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  • We invite you to join us for our 4th year! The Red River Valley Dulcimer Club will be providing music, while The Kids Corner will have fun projects planned for the kids. Enjoy local seasonal produce, grass fed beef, eggs, honey, starter plants, handcrafted soaps, Texas Organic Shiitake Mushrooms, seasoned olive oil, breads, cookies, jams and so much more!
  • The world is less than 40 years away from a food shortage that will have serious implications for people and governments, according to a top scientist at the U.S. Agency for International Development.
  • Hagerman National Wildlife Refuge will be represented at Texoma Earth Day in Sherman by the Friends of Hagerman, who along with Bluestem Chapter, Texas Master Naturalists, will be distributing literature about the Refuge and offering free nature craft activities for children at the event this Saturday from 9:00 a.m. - 5:00 p.m. photo by Allen Rich
  • The Commerce Fire Dept. Fire Education Trailer has a simulated kitchen for safety training, simulated stove fire, toaster smoking and more. The rear room is a child's bedroom set up for teaching kids how to escape.

  • HBO documentary chronicles the story of a liberal's rise to power in a conservative state. The Texas premiere is April 23 at LBJ Auditorium. Then, the broadcast premiere is Monday, April 28, exclusively on HBO.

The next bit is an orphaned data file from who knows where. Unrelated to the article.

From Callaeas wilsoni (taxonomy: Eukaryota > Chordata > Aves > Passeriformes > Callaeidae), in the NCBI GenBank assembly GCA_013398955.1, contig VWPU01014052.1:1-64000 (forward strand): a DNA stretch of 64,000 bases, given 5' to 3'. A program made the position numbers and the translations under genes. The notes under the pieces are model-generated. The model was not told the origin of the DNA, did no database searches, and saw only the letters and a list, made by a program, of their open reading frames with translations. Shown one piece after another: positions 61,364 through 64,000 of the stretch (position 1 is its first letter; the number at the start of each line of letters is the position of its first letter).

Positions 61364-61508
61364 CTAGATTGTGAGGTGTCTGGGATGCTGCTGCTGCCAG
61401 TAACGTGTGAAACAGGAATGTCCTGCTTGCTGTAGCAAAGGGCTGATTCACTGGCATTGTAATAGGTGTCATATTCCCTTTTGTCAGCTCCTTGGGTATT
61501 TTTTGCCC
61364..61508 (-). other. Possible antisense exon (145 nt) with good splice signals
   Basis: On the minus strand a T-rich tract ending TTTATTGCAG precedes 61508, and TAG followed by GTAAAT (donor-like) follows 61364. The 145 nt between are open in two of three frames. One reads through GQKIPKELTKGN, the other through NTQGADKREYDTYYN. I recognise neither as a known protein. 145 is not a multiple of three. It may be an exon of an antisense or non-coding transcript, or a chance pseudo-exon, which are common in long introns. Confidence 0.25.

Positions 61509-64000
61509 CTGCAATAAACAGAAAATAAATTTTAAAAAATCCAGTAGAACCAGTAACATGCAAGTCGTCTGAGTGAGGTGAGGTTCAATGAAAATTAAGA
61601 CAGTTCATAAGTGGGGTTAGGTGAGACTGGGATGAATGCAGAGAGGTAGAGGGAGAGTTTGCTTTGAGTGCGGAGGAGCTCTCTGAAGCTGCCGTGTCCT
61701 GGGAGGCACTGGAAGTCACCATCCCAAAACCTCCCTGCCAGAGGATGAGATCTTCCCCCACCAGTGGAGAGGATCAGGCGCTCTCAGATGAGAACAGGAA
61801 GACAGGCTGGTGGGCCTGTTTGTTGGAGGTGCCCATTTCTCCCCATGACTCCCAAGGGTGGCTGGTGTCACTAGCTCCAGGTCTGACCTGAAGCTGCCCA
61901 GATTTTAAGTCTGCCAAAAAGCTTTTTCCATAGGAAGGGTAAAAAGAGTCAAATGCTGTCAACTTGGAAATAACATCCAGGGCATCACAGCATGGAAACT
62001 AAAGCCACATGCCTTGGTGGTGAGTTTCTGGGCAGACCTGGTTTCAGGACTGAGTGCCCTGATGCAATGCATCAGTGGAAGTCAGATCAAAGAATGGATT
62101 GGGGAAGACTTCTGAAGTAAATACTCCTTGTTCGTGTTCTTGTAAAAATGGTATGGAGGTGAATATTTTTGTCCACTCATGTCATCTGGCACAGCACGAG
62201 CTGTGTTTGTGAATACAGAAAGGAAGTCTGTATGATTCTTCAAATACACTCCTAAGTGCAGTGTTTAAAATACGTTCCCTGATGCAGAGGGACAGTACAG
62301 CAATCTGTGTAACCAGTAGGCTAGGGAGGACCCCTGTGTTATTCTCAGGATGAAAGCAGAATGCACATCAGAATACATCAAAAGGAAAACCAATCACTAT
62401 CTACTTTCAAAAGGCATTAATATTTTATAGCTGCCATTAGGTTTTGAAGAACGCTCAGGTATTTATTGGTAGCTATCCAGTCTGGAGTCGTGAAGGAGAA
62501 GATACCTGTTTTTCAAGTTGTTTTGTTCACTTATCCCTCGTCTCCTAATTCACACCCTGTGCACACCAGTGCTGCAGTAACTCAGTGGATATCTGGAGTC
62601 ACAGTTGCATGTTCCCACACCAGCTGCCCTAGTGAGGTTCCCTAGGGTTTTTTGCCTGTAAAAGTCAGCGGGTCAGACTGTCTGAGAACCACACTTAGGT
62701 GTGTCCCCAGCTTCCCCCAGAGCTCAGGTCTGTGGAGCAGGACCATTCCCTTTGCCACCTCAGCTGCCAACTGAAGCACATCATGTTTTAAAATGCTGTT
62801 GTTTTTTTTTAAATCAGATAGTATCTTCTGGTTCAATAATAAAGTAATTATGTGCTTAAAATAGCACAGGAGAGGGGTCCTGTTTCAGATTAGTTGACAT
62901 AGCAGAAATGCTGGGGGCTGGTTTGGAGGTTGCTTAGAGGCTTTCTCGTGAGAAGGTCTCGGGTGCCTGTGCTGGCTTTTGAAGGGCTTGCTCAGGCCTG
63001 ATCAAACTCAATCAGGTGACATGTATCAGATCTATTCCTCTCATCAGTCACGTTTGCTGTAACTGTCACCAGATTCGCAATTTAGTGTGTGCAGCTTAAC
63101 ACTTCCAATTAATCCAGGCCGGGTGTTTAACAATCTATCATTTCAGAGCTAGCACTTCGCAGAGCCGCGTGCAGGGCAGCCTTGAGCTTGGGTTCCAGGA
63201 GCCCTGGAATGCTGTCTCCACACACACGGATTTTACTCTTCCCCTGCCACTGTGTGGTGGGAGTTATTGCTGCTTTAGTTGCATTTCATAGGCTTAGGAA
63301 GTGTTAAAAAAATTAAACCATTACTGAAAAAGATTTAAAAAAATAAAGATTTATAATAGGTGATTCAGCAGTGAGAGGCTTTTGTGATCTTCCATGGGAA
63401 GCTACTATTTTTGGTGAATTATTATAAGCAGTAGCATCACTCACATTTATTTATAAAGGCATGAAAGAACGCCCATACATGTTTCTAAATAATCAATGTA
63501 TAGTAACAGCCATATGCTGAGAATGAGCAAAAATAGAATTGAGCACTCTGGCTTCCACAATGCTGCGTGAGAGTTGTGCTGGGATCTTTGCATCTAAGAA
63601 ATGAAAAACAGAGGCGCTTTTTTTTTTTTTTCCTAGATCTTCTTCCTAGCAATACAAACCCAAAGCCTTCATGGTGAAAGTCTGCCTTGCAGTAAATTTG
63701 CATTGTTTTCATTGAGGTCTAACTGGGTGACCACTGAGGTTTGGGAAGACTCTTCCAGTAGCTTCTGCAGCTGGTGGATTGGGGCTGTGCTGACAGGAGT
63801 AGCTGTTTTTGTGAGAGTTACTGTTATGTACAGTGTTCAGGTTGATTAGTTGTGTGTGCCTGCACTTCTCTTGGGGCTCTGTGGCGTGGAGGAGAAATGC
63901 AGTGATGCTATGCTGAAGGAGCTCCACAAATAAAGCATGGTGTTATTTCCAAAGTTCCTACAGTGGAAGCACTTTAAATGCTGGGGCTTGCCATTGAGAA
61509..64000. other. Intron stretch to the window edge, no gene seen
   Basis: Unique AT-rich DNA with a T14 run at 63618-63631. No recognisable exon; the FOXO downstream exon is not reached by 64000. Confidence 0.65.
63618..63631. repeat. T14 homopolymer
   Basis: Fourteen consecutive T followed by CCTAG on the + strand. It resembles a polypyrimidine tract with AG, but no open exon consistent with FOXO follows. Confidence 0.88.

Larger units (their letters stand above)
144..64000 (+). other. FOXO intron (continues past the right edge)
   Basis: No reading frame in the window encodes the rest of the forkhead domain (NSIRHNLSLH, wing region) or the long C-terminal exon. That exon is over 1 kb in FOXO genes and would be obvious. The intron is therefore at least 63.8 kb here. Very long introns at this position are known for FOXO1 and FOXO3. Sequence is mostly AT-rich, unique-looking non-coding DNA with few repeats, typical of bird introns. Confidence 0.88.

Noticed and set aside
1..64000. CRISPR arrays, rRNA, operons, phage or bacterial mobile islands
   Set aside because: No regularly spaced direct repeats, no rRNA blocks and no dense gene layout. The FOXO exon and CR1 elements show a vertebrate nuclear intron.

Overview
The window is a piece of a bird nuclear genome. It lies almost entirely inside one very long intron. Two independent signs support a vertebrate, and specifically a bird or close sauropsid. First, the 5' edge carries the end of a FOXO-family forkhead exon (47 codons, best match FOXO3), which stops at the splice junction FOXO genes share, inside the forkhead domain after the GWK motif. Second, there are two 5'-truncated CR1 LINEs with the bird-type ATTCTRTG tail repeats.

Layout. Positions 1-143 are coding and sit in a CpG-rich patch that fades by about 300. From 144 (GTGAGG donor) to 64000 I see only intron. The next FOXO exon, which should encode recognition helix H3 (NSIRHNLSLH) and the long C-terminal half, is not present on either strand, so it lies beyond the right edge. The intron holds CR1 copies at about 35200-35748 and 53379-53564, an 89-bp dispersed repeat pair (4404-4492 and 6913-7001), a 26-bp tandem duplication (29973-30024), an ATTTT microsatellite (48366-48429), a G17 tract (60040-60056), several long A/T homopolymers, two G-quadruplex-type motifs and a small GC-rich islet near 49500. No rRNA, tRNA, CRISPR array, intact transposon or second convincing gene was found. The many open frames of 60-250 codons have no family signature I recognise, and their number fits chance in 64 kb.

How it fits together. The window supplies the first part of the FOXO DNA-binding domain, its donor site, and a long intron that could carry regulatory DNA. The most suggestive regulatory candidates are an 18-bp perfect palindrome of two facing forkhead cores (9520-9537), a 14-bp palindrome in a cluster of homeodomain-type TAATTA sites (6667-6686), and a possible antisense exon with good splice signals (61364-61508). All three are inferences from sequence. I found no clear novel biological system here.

• 1616 death of William Shakespeare, English playwright and actor. William Shakespeare (26 April 1564 (baptised) 23 April 1616) was an English poet, playwright and actor, widely regarded as the greatest writer in the English language and the world's pre-eminent dramatist. He is often called England's national poet and the "Bard of Avon." His extant works, including some collaborations, consist of about 38 plays, 154 sonnets, two long narrative poems, and a few other verses, the authorship of some of which is uncertain. His plays have been translated into every major living language and are performed more often than those of any other playwright. Shakespeare was a respected poet and playwright in his own day, but his reputation did not rise to its present heights until the 19th century. The Romantics, in particular, acclaimed Shakespeare's genius, and the Victorians worshipped Shakespeare with a reverence that George Bernard Shaw called "bardolatry." In the 20th century, his work was repeatedly adopted and rediscovered by new movements in scholarship and performance. His plays remain highly popular today and are constantly studied, performed, and reinterpreted in diverse cultural and political contexts throughout the world.